Saturday, August 30
Cape Coast, Ghana

I’m suffering from a bit of traveler’s fatigue.

I’m lacking motivation, not looking forward to discovering each new town like I was during the first two months of this trip. I’m sick of putting on the same worn clothes each morning, sick of brushing my teeth with bottled water in dirty bathrooms, sick of eating greasy food and drinking soda.

The negative vibes are partly due to the constant headaches that pain me here. In the States, I get migraines once or twice a month and can usually fend them off with medication. But because I get them when I’m tired, and I often don’t sleep well here, either because of noise or simply because I’m in a strange place, I find myself popping headache pills far more often. Africa — with its screaming babies, music blasting in the streets and people who shout rather than using normal voices — is not a good place to have headaches.

Perhaps my sour mood is due to my lack of running, the exercise that keeps me sane at home. It’s possible to jog here in rural areas, but my knee has given me so much trouble lately that I’ve had to forego running altogether. (I could cry now just thinking about how much I miss running! And my gym. And feeling in shape!)

Or maybe the 10-week travel mark, which I’m about to hit, is one of those hard spots, kind of like when marathoners hit “the wall” around 20 miles. Any experienced long-term wanderers out there want to weigh in?

Yes, I did say 10 weeks. I’ve been on the move now for nearly two and a half months, traveled all the way from Dakar to Ghana’s coast. In one week, the first leg of my six-month journey will be over, when I fly from Accra to Cameroon.

In southern Ghana, I’m surrounded by travelers who are preparing to return home after spending the summer here, mainly university students who worked as volunteers in orphanages, refugee camps and schools. Even my German friend Cedric, who I met in Timbuktu and am planning to see again here shortly, plans to fly home mid-September.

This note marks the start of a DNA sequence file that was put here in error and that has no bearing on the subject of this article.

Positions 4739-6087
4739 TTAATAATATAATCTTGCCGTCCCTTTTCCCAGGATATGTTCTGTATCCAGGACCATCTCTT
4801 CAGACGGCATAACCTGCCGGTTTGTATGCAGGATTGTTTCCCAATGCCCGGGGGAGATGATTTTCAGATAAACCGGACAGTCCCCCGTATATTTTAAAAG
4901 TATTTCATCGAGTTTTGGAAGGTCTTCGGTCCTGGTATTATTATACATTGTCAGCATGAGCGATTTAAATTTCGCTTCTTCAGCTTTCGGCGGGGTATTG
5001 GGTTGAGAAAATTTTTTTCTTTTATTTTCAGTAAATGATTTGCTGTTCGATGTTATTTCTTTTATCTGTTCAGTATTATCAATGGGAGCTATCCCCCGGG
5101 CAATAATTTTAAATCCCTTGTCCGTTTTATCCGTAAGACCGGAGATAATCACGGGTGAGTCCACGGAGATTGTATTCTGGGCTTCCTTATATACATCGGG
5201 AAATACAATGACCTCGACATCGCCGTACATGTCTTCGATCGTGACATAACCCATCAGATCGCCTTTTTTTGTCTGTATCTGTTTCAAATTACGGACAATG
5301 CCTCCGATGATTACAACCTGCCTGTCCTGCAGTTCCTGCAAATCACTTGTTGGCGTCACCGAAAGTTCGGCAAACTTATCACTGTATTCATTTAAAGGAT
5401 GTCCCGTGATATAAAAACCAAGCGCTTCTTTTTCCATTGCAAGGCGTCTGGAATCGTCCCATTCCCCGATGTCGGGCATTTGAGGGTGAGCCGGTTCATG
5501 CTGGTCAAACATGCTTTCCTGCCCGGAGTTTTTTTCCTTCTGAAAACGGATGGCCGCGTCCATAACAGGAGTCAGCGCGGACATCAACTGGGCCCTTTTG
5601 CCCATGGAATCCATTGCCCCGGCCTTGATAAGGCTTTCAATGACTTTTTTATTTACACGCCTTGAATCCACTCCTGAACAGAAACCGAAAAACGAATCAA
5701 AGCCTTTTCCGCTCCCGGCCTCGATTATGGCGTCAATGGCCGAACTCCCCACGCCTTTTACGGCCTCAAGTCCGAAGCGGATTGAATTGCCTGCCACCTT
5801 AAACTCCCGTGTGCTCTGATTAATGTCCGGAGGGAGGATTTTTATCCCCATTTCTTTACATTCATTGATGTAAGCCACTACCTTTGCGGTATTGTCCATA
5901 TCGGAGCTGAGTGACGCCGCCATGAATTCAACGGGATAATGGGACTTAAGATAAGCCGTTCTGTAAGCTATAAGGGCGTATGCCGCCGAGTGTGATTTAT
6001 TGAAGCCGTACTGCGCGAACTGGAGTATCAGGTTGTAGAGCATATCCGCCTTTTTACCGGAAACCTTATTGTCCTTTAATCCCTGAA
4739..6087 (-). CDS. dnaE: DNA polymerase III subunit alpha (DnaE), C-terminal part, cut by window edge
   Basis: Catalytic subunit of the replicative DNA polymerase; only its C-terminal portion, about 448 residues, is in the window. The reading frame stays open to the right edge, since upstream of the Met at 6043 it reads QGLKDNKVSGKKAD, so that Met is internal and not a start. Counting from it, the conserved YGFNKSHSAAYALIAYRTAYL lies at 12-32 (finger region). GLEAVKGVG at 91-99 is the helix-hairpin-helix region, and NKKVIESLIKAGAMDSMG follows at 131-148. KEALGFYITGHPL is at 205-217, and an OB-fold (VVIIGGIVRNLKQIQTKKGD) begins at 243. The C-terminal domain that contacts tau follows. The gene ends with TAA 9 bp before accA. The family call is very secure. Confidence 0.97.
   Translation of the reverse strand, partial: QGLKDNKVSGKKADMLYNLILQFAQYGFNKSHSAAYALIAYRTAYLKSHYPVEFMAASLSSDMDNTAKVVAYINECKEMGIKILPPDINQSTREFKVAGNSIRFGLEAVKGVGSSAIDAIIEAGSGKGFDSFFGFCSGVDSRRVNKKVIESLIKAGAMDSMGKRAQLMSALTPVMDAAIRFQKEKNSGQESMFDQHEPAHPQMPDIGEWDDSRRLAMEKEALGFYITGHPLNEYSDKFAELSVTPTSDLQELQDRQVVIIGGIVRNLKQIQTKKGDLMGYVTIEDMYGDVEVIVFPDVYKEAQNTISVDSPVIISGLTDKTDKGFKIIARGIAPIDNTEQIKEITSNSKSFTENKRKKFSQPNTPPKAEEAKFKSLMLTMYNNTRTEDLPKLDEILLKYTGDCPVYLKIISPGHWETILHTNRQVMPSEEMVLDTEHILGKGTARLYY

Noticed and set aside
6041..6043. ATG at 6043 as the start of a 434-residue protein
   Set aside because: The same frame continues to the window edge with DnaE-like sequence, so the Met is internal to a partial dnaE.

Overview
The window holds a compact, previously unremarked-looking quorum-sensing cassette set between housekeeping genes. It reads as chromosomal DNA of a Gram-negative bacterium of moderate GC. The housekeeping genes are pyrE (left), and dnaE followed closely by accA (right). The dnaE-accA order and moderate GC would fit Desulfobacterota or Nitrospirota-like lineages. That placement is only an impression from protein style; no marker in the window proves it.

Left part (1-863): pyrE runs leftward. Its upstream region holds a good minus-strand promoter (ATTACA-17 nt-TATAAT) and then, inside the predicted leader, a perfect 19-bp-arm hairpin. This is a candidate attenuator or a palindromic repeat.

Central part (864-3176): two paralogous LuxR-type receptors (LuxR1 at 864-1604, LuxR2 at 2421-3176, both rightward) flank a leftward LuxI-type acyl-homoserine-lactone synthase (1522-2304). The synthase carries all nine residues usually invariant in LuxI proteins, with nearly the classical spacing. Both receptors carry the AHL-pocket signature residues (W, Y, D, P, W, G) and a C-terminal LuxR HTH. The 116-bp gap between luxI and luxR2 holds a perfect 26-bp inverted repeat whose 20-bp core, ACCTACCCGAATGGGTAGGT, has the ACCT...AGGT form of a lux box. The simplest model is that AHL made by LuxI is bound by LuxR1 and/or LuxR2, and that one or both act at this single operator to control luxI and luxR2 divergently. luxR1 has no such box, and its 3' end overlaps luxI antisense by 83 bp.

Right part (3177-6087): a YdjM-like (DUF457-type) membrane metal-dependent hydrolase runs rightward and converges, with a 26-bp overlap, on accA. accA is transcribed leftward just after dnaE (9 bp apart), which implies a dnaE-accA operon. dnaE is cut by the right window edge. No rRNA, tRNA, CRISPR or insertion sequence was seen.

But I’m continuing on, a bit nostalgic for my reporting job at home, knowing I’m missing election season and a hurricane barreling down on the Gulf Coast.

So, with all of those gripes out in the open, I’ll do for you all what I do for myself when I’m sick of living out of my backpack: Detail what magnificent thing I did — or saw or smelled or met — during the past few hours.

Cape Coast castle

Cape Coast castle

Today it’s the castle I just explored in Cape Coast, a city that once was a hub for the slave trade (Click here for map). I walked into dungeons where slaves wept and died, saw marks on the floor from the shackles they wore, looked out over the ocean where they were taken from their homeland, never to return again.

That helps me remember why I’m doing this. It’s not to “find myself,” as one friend half-mocked me before my departure. I already know who I am. But there’s a lot about this world and the people who inhabit it that I don’t know. So I travel to learn, and learn far faster and broader than I would sitting in my comfortable chair in the newsroom, fully rested and energized from a run, enjoying a burrito and refreshing my homepage.

That’s why I’m going to get up from this whine-spot and find myself for dinner something — anything — that’s not drenched in oil.

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